While Christianity sees our “sin nature” wholly as an impediment to be done away with, Jewish thought considers both inertia and the yetzer hara as motivators, urging us on, pushing us to achieve more, to climb higher, to plumb ever greater spiritual depths, to strive toward the sun, the light, the air…to overcome who we are in order to become who we were meant to be.

That’s what I found at the intersection, or even the terrific, horrific collision of this year’s Shavuot conference and my Tent of David experience in the church. Rabbi Twerski’s commentary puts the finishing touches on my journey like this:

If a lowly blade of grass has both a tendency towards inertia and a spiritual “mentor” which demands that it fulfill itself, we human beings, with two adversaries, certainly have even more powerful forces urging us to achieve our full potential. We should be aware of what can hamper our achievement and make the effort to overcome it.

Today I shall…

…bear in mind that there are numerous obstacles to spiritual growth, and that I must try to triumph over them.

May it be so by the will of God.

Good Shabbos.

124 days.

Behaalotecha: The Presence of Light and Compassion

lightThe Lord spoke to Moses, saying: Speak to Aaron and say to him, “When you mount the lamps, let the seven lamps give light at the front of the lampstand.” Aaron did so; he mounted the lamps at the front of the lampstand, as the Lord had commanded Moses.

Numbers 8:1-3 (JPS Tanakh)

The Almighty is not in need of our light. On the contrary, we are in need of His. For this reason the Torah guides us in the proper way of taking full spiritual advantage of the light of the Menorah: The lamps must radiate toward themselves, meaning that the light they give should not only illuminate others, but it must come back and shine on the Menorah itself.

This returning light is at once a fact and a commandment. It applies especially in our day and age when the Temple and the Menorah are no longer standing, and when we must fill the void of the reflecting light that the Menorah once provided.

When the light we radiate around us by leading Torah lives returns to us, enhancing our spirituality and improving our behavior to one another, we will have fulfilled both the fact and the commandment of “When you light the lamps opposite the front of the candlestick the seven lamps shall give light.”

-from “Light That Returns”
A commentary on Torah Portion Behaalotecha

“You are the light of the world. A city set on a hill cannot be hidden. Nor do people light a lamp and put it under a basket, but on a stand, and it gives light to all in the house. In the same way, let your light shine before others, so that they may see your good works and give glory to your Father who is in heaven.”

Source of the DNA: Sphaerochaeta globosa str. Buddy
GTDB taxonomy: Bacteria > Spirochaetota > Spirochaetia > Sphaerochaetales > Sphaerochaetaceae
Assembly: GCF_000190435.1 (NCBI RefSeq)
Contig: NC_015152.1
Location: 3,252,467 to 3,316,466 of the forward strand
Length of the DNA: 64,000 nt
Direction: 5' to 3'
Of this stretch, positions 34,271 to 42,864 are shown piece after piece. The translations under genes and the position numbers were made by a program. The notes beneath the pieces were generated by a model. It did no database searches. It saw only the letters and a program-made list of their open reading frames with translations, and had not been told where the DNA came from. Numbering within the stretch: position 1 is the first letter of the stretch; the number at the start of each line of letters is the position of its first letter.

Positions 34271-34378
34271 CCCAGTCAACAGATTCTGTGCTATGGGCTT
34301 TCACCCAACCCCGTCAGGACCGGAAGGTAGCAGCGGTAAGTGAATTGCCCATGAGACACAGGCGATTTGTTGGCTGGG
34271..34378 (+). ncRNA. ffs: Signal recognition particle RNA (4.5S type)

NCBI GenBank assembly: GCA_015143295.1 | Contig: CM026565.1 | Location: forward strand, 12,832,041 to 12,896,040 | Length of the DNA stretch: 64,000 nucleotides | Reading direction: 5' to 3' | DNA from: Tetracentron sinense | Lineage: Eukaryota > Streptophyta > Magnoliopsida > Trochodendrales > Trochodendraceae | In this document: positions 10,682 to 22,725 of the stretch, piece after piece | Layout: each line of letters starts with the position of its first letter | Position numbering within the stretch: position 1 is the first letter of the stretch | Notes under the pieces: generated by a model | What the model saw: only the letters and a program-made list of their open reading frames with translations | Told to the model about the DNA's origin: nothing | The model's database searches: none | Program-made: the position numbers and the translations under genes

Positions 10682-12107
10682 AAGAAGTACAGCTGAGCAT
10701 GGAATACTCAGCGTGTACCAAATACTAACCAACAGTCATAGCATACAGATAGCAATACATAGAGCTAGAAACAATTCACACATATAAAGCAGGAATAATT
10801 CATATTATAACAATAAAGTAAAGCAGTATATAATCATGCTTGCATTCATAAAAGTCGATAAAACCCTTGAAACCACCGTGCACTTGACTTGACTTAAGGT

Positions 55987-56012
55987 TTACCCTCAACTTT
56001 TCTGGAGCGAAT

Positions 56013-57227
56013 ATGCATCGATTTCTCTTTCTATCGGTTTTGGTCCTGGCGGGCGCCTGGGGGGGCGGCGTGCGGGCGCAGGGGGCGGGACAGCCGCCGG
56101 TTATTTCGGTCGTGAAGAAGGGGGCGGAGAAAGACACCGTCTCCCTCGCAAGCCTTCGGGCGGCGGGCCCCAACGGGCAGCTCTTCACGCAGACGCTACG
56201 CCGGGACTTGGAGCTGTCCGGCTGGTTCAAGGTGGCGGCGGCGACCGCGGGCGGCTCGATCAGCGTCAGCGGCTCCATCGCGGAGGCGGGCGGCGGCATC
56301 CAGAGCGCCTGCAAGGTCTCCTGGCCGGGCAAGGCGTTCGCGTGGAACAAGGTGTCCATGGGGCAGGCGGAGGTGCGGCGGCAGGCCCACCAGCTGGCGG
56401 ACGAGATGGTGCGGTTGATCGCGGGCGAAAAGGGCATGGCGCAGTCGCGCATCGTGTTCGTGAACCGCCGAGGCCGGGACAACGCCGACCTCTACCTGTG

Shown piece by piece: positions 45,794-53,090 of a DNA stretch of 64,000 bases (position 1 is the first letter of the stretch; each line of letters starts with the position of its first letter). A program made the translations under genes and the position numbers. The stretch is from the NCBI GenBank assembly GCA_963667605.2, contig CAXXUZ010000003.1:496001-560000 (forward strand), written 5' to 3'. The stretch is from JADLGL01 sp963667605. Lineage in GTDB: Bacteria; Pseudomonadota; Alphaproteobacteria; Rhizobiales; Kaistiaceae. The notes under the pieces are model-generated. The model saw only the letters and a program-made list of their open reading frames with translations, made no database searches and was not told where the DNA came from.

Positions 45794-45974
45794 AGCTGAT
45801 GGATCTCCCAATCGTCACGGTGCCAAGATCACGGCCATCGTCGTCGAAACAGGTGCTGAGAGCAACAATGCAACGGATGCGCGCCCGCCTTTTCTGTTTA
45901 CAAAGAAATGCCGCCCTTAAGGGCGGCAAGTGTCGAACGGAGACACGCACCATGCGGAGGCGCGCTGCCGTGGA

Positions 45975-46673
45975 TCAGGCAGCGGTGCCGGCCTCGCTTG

Matthew 5:14-16 (ESV)

I suppose this week’s commentary on the Torah Portion is only loosely based on the Parashah, but I must admit that I need a little extra “light” in my world. With that in mind, I’m “tweaking” my “meditation” to favor “light.”

The Virtual Jerusalem commentary compares the commandment of lighting the Menorah in the Tabernacle to the “light” of spirituality, goodness, Torah study, and scholarship. To a Christian, praying, singing hymns, and preaching the Word might all seem like more worthwhile activities than studying the Bible, but for some Jews, studying Torah is directly associated with obeying its commands to do good and to show kindness to others. When you take in the light of the Torah, it shines in the world around you as well.

That very well could be related to what the Master was thinking when he said the words we have recorded in Matthew 5:14-16. We shine our light because we have received that light from our Master and teacher. It extends out into the world but it also is reflected back toward us as those we have touched in a meaningful way received our light (which comes from our Master) and it returns to us as a blessing.

Yes, we need blessings and renewal because even among the body of believers, it can be a trying world. If you’ve been reading the comments made on my blog over the past week or so, you know that tempers became heated, nerves became frayed, and some among the body of Christ seemingly forgot that our Master taught us a new commandment to love one another (John 13:34). Of course, there is the concept of “tough love” or “I’m only telling the truth,” but the Bible is replete with teachings about how to approach a brother privately to solve a dispute (Matthew 18:15-18).

Of course, Jesus goes on to say:

Again I say to you, if two of you agree on earth about anything they ask, it will be done for them by my Father in heaven. For where two or three are gathered in my name, there am I among them.” –Matthew 18:19-20 (ESV)

Naturally, the two have to actually agree on something, which seems easier said and done, and perhaps that “two or three..gathered in my name” means gathering face-to-face and not virtually in the blogosphere.